Blogging for Kids, Instead of About Them

Okay, anyone reading this is going to think I’m obsessed with Toon Books, but I just think they’re so darn innovative.  Poking around on their website, completely without me, Mushroom and BalletBoy discovered that they run a Benny and Penny blog that’s made specifically for emerging readers.  It’s a blog for BalletBoy!  There’s a new comic every week and a caption contest as well.

I got so excited by this idea that I went in search of other blogs for emerging readers.  I could subscribe to the feed for BalletBoy’s email (yes, my kids have email addresses that they use to send messages back and forth to grandparents, mostly) as he’s always wanting more messages in his inbox.  It felt like this was the same sort of excitement that would inspire him to read more the way that a magazine coming in the mail does.

Sadly, that was the only blog I found geared toward early readers.  If there are more out there, my Googling was too limited to find them.  I did find some cool blogs for older kids, such as the one National Geographic Kids runs.  However, now I’m imagining all the different things you could do with a blog for 4-7 year olds who are just learning to read.  Poems, coloring sheets, links to online reading practice games, nonfiction stories, book reviews of early readers…  My imagination went wild.

The Decline and Fall of the Berenstain Bears

When my brother was young, he adored the Berenstain Bears and I remember reading him dozens of titles about them.  They were all paperback books with moral lessons.  At the time, they didn’t bother me a bit.  Being the book collector (or hoarder, depending on your perspective) in the family, we ended up with that collection of titles like The Berenstain Bears and the Trouble at School.  Mushroom and BalletBoy were both immediately drawn to them when they discovered them on the shelves.  But now, I loathe them!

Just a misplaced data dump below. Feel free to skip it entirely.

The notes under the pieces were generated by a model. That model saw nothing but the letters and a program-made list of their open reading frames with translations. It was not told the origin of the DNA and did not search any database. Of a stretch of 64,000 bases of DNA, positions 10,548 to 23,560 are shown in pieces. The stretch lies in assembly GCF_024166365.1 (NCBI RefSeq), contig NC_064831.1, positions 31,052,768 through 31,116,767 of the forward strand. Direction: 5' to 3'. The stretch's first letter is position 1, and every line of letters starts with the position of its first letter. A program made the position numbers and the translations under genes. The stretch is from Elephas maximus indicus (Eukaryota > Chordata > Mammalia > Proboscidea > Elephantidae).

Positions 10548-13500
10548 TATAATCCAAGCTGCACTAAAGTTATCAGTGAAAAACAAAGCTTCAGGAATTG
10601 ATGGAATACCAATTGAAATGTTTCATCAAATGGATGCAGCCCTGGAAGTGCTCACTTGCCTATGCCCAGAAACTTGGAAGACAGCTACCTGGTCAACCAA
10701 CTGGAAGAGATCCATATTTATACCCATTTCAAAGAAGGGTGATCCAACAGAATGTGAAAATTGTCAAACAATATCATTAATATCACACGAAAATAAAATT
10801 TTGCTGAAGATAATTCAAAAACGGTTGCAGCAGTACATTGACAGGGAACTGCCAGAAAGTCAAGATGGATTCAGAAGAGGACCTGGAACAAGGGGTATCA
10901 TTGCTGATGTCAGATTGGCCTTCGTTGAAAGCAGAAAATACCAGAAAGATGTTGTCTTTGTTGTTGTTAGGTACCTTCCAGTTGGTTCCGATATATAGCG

You know, I don't think there's anything wrong with having candy sometimes. And why keep it in the freezer if you're not going to eat it?

They’re almost all dreadful in one way or another.  The lessons they want to teach aren’t the lessons I want my kids to walk away with.  The solutions the parents come to aren’t the ones I would use, but the way the book presents them implies to the kids you’re reading to that this is the “right” way to cure a bad habit or get over your fear of the dentist.

But it’s worse than that.  The stereotypes in the family grate on me constantly.  Sister is a little know-it-all.  Brother is a good natured but rough and tough boy.  Mama is a bossy micromanager who always turns out to be right.  Papa is a comic oaf who always turns out to be wrong.  They’re the Simpsons, except taken seriously!  They even have a baby in the later books, completing the comparison.  Of course, don’t get me started on the books that came along later.  Thank goodness we don’t own any of them, but if you think The Berenstain Bears Get the Gimmies was a little preachy, you don’t want to see what happened to the series after Stan and Jan Berenstain’s son took over the franchise.  Now most of the books are about God.  If I thought it was annoying to have the Berenstain Bears tell me how to deal with birthday parties, I’m sure having them tell me what to think about religion will make me apoplectic.

Three little bears. One with a light. One with a stick. One with a rope. Brilliant. What happened to the authors of this great book?